By DAN OLMSTED
Poor Time Magazine -- they ended up with dour Russian President Putin staring out from the cover this week like the Grinch who stole Christmas. And a lot of people didn't even think he should be Person of the Year.
We had no such problem with our pick for the individual who did the most for the autism community this year -- no one is likely to call Jenny McCarthy dour, or disagree with our choice. A bunch of S words suit her to a T -- sunny, sexy, smart, silly in the right way at the right time, but most of all serious as a heart attack about autism and recovering her son, Evan.
And she was most certainly "Louder Than Words," the title of her book about "A Mother's Journey in Healing Autism." She managed to create a multimedia extravaganza, with Oprah and Larry King listening respectfully as she did the previously unthinkable -- blame autism on vaccines, in detail and at length, in front of a national audience. Of course, not even she was immune from the self-censorship plaguing the mainstream press -- People Magazine put her on the cover but never mentioned the V Word in its profile of Evan's steady recovery; and though the Chicago Tribune aired her concerns about immunizations, the Baltimore Sun sanitized away those references, the better not to worry its readers' pretty little heads. But it was too little too late.
And that was Jenny's fundamental contribution -- to put the issue out there in a way that, finally, could not be suppressed or simply swatted away. Yes, she was the center of attention, but exactly why is that a problem? She used the spotlight to put the focus back on treatment, on hope, on teamwork, on the relentless rise of autism -- and on the sheer lunacy of the public health establishment's Messiah complex about vaccines (and much else). Jenny was not going to join the hallelujah chorus. You almost have to pity the CDC (well, not really) after her hilarious call to them in the middle of her talk at the National Autism Association meeting in Atlanta.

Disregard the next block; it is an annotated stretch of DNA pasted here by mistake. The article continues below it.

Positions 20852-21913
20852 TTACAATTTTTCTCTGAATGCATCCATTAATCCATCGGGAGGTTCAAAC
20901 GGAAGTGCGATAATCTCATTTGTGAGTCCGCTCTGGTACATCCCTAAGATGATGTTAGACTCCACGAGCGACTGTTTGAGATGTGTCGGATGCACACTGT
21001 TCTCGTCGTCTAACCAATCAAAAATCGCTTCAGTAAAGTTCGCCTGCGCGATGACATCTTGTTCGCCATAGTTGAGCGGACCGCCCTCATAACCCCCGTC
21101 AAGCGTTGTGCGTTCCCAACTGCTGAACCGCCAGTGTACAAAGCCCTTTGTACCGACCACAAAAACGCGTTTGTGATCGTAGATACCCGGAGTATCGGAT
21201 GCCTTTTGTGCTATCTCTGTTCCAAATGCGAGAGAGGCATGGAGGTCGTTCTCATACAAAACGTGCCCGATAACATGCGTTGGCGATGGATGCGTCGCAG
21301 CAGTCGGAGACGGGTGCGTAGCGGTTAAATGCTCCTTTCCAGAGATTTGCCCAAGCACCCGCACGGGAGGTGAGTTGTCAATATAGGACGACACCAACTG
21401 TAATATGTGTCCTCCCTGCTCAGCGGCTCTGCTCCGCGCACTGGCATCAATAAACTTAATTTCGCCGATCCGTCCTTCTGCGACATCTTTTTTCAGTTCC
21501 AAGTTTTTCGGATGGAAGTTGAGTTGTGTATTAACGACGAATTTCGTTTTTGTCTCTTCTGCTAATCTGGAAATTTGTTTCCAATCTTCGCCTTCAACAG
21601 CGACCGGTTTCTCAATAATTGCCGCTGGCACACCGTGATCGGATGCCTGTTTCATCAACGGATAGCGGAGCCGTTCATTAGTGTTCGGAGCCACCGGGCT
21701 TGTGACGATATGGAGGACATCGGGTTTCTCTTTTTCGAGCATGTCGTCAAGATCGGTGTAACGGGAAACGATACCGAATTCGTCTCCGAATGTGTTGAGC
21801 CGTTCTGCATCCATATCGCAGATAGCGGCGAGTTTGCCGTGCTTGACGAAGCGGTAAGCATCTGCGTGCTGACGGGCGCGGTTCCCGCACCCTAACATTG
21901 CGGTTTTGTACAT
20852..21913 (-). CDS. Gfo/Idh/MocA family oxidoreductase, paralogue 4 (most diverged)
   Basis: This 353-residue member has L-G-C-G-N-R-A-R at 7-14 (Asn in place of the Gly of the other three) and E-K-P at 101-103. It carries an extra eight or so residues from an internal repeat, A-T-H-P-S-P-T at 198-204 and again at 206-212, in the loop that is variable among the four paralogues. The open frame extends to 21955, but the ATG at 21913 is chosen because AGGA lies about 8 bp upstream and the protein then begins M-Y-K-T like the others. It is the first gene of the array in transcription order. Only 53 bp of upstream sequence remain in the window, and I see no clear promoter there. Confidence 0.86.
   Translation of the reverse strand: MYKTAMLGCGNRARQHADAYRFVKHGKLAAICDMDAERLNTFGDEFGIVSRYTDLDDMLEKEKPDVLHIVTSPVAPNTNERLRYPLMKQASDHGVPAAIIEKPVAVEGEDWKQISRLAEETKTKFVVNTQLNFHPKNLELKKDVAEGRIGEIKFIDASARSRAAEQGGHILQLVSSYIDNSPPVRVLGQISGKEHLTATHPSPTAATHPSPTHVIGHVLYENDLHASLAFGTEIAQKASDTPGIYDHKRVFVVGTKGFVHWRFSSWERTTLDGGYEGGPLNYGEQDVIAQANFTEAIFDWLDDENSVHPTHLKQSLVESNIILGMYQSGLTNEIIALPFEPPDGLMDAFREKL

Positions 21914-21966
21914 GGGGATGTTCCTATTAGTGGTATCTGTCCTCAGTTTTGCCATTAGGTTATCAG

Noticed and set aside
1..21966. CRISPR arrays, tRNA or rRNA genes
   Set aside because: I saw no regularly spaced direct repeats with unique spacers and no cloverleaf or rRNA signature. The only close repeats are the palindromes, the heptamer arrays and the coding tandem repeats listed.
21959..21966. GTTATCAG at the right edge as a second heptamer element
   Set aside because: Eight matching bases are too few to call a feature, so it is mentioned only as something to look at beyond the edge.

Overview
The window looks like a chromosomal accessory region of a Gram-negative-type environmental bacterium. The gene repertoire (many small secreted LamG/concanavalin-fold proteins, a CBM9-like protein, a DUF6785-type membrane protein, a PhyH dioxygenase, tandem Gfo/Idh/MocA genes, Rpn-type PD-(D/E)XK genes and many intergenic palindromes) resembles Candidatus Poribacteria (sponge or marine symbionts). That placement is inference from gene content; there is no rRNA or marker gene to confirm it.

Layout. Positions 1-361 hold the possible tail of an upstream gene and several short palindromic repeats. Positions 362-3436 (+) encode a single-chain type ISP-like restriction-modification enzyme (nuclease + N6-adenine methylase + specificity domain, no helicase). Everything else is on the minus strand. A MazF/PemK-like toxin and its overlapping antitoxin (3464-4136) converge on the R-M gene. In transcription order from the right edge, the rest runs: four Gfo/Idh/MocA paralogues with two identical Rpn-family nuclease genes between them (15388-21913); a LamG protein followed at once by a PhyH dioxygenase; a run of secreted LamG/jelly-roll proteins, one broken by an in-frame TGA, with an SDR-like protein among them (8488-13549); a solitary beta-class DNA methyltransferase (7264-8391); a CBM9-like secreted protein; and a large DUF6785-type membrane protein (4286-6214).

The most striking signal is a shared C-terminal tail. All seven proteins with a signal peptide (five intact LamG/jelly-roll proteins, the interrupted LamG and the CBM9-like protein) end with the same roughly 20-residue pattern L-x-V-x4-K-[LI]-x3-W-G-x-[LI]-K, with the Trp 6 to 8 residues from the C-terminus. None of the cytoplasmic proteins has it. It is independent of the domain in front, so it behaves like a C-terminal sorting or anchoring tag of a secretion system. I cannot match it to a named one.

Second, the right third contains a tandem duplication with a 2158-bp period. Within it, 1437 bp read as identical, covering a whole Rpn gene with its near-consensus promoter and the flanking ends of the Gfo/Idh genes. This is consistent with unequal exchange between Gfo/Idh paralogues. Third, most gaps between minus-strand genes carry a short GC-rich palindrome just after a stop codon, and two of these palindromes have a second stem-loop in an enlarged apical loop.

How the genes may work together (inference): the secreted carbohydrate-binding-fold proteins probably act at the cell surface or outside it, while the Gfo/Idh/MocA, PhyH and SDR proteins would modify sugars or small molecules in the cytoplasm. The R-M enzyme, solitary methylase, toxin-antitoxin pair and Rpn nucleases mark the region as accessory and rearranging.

It was typical of her breezy unselfconsciousness that she told the audience she didn't even know the CDC was in Atlanta when she arrived that morning. But she had wasted no time showing up at their door with a camera crew demanding to know why vaccines are still full of all kinds of creepy stuff. Come to think of it, isn't that what dour old Time Magazine and the august network news departments and the sober New York Times should have been doing all along? How sad for them that a former Playmate of the Year, now our Person of the Year, had the brains and initiative to beat them to it.
It's likely that the ripples from the splash Jenny McCarthy made this year will keep spreading in ways that are entirely unpredictable but of benefit to everyone working on this common cause.
So good for Jenny. Very, very good.